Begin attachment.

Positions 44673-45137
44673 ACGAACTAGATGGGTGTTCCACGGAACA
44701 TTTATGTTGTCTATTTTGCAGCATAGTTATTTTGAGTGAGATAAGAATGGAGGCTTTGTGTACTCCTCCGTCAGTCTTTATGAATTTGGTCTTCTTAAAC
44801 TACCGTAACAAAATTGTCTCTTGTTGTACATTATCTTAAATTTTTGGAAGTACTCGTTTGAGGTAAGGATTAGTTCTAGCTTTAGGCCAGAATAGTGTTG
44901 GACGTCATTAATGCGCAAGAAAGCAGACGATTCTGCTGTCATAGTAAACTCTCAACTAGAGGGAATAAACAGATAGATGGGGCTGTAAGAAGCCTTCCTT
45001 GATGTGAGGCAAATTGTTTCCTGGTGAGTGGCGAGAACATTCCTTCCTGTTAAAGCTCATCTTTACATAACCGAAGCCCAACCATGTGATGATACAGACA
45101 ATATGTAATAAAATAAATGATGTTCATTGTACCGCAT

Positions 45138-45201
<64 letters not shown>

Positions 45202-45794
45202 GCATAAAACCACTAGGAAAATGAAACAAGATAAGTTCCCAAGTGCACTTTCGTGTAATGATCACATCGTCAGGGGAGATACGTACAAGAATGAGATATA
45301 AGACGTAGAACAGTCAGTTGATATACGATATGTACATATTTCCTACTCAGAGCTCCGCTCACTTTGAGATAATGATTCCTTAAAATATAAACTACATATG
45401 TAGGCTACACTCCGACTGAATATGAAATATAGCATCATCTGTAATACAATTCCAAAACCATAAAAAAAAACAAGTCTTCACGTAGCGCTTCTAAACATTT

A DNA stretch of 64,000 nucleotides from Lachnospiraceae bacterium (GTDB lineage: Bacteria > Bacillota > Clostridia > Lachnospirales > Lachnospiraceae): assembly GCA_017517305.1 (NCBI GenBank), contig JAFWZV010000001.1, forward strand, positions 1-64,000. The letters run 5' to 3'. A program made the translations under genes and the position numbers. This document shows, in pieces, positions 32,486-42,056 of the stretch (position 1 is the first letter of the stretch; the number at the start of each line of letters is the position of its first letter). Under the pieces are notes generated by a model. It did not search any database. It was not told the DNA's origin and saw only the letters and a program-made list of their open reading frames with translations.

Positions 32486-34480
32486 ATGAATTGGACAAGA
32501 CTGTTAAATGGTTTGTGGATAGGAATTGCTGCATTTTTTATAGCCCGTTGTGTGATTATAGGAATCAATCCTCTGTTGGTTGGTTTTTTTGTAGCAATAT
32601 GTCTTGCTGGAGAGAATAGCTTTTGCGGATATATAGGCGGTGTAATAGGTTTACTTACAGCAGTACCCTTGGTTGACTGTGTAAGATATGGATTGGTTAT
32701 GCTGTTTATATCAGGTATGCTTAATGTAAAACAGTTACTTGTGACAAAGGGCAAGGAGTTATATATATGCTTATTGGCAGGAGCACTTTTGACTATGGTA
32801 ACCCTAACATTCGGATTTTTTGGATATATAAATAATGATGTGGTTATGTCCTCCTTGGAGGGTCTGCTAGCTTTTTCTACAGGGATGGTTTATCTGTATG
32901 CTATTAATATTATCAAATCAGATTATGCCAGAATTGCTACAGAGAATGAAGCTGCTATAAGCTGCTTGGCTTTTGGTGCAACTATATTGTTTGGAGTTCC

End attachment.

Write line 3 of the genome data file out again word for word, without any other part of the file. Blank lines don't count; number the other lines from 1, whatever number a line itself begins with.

44701 TTTATGTTGTCTATTTTGCAGCATAGTTATTTTGAGTGAGATAAGAATGGAGGCTTTGTGTACTCCTCCGTCAGTCTTTATGAATTTGGTCTTCTTAAAC